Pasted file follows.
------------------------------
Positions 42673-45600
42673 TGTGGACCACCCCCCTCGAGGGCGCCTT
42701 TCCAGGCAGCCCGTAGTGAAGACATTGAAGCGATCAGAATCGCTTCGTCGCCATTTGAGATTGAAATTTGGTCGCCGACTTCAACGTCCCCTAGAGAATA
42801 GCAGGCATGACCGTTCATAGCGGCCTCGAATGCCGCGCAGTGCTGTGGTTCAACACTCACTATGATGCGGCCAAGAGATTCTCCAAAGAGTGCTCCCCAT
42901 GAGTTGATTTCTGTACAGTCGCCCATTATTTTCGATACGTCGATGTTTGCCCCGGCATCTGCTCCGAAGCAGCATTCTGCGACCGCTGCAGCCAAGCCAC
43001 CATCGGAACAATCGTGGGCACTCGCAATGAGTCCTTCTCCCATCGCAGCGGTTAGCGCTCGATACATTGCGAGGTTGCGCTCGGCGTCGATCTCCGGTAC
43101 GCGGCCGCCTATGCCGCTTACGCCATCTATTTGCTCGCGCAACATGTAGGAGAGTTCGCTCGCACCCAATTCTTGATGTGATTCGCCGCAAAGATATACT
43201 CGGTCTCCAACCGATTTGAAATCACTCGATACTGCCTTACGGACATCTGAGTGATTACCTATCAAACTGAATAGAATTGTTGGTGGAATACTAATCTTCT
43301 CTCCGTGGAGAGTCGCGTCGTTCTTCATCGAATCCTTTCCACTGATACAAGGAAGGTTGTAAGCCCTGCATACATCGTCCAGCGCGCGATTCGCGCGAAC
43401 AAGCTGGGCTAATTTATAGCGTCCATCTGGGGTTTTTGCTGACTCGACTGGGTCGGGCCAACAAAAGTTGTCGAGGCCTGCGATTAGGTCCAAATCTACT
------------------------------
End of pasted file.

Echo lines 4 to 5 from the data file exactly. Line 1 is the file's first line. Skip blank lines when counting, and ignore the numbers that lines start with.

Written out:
42801 GCAGGCATGACCGTTCATAGCGGCCTCGAATGCCGCGCAGTGCTGTGGTTCAACACTCACTATGATGCGGCCAAGAGATTCTCCAAAGAGTGCTCCCCAT
42901 GAGTTGATTTCTGTACAGTCGCCCATTATTTTCGATACGTCGATGTTTGCCCCGGCATCTGCTCCGAAGCAGCATTCTGCGACCGCTGCAGCCAAGCCAC